For example, a simple regression of income, say, on years of education may be described, yi = b0 + bixi + εi, where yi and xi are observations on income and years of education, respectively, of the ith person b0 and b1 are regression coefficients, and εi is the disturbance term. Estimates of b0 and b1 may be found (without making any assumptions about the functional form of the distribution of εi by using perhaps the most celebrated theorem in statistics, the Gauss-Markov theorem, and they are usually called ordinary least squares estimates.

If we gather the observations into matrices, we can rewrite the regression equation as functions of matrices: Y = XB + E, where Y is an N x 1 vector of observations on the dependent variable. X an N x K matrix of observations on K independent variables, B a K x 1 vector of regression coefficients, and E an N x 1 vector of disturbances. With this notation the estimates in B may be described = (X'X)-1X'Y, where; the "^" over the B emphasizes that they are estimates of the parameters.

Our observations are samples, and since our estimates of B will vary from sample to sample, it follows that these estimates will themselves be random variables. Appealing again to the Gauss-Markov theorem, it is possible to show that the ordinary least squares estimates have a normal distribution with variance-covariance matrix equal to VarCov() = σ2ε (X'X)-1X'Y, where σ2ε is estimated by σ2ε = (Y - XB)'(Y- XB)/(N - K - 1).

Other models. The regression model in the previous section is a "single equation" model, that is, it contains one dependent variable. A generalization of the regression model incorporates multiple dependent variables. This model may be represented in matrix notation as BY = ΓX + Z, where Y is an N x L matrix of L endogenous variables (i.e., variables that are dependent in at least one equation), B is an L x L matrix of coefficients relating endogenous variables among themselves, X is an N x K matrix of K exogenous variables (i.e., variables that are never dependent), Γ is an L x K matrix of coefficients relating the exogenous variables to the endogenous variables, and Z is an N x L matrix of disturbances. Techniques have been developed to produce estimates and statistical inference for these kinds of models (Judge et al. 1982; Fox 1984).

Measurement error is another kind of excluded variable, and models have been developed to incorporate them into the regression and simultaneous equation models. One method for handling measurement error is to use multiple measures of an underlying latent variable (Bollen 1989; Jöreskog and Sörbom 1988). A model that incorporates both measurement error and excluded variable disturbances may be described in the following way: where Y and X are our observations on the endogenous and exogenous variables respectively, Λy, and Λz are coefficient matrices relating the underlying variables to the observed variables, η and ξ are the latent endogenous and exogenous variables respectively, B and Γ are coefficient matrices relating the latent variables among themselves εy and εz are the measurement error disturbances, and ζ is the excluded variable disturbance.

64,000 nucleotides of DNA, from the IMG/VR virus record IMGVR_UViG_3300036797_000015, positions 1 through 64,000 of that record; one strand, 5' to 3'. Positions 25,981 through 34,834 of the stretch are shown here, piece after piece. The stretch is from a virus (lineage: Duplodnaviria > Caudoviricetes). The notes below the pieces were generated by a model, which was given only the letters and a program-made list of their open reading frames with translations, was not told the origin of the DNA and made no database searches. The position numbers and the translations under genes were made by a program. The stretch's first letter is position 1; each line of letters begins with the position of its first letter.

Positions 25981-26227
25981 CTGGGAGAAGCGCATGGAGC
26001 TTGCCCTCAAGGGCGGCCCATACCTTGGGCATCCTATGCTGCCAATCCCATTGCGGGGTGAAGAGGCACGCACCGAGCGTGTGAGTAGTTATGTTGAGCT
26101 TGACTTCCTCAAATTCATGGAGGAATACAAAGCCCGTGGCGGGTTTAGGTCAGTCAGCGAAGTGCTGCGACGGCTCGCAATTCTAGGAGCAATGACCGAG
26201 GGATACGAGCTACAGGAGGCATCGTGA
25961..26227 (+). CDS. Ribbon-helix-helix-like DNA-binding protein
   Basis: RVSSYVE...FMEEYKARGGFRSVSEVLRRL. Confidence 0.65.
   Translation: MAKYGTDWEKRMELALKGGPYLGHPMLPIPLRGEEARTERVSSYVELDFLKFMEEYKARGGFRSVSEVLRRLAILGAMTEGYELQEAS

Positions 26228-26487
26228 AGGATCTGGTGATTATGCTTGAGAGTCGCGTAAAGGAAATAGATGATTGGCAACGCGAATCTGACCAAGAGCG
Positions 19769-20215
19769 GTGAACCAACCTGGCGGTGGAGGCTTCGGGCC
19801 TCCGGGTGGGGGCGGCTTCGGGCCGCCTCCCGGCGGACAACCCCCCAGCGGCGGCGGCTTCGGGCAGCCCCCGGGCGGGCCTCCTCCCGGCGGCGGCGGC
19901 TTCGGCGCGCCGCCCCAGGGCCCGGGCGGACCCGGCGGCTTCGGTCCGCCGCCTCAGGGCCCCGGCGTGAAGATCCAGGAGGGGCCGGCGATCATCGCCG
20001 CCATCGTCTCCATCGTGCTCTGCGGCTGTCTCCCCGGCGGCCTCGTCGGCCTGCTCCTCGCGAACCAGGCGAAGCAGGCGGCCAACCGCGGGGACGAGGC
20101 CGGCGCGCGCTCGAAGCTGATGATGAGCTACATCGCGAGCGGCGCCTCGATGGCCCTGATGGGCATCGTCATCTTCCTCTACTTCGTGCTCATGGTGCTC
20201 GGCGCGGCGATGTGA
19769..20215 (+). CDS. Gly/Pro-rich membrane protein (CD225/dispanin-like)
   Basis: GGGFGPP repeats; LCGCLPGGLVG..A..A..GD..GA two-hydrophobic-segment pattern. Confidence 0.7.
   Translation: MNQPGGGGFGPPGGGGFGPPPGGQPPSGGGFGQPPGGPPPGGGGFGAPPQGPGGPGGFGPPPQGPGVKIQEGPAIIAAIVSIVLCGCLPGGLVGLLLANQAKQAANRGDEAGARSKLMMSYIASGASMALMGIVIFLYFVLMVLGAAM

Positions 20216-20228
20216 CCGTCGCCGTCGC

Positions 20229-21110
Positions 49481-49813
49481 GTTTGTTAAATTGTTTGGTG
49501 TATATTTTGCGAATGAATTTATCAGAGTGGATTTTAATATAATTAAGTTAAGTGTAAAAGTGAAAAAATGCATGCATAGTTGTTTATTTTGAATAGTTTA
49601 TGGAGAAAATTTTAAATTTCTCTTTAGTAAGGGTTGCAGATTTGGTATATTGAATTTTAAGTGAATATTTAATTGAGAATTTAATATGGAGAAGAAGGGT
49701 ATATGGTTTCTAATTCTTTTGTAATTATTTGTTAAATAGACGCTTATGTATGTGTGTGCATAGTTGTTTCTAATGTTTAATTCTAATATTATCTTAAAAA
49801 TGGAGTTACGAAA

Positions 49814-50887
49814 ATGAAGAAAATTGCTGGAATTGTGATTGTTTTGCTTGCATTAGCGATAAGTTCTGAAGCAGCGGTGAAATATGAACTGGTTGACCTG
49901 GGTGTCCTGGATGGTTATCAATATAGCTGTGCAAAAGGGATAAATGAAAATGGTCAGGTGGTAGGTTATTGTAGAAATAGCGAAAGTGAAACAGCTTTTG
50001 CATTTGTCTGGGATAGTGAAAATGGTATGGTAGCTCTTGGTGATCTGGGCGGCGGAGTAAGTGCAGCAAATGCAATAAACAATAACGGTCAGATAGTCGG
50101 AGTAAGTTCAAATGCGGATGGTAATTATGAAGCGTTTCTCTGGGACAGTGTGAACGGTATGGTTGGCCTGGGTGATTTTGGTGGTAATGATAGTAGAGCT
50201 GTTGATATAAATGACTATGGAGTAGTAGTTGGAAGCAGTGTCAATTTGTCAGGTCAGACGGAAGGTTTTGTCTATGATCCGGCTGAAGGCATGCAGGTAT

This model incorporates three sources of randomness, measurement error disturbance, excluded variable disturbance, and sampling error. Models of the future may contain a fourth source of randomness: a structural disturbance in the coefficients. These latter models are called random coefficient models and are a special case of the most general kind of probabilistic model called the mixture model (Judge et al. 1982; Everitt 1984).

The models described to this point have been linear. Linearity can be a useful approximation that renders the problem tractable. Nonlinearity may be an important aspect of a theoretical specification, however, and methods to incorporate nonlinearity in large-scale models have been developed (Amemiya 1985). It also appears to be the fact that most social measures are not continuous, real variables, which is what is assumed by the regression and simultaneous models described above. Thus, much work is now being devoted to the development of models that may be used with measures that are limited in a variety of ways—they are categorical, ordinal, truncated, or censored, for example (Muthén 1984; Maddala 1983). Limited variable methods also include methods for handling variations on the simple random method of sampling.

Probability theory has had a profound effect on the modeling of social processes. It has helped solve the sampling problem, permitted the specification of models with excluded variables, and provided a method for handling measurement.


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Ronald Schoenberg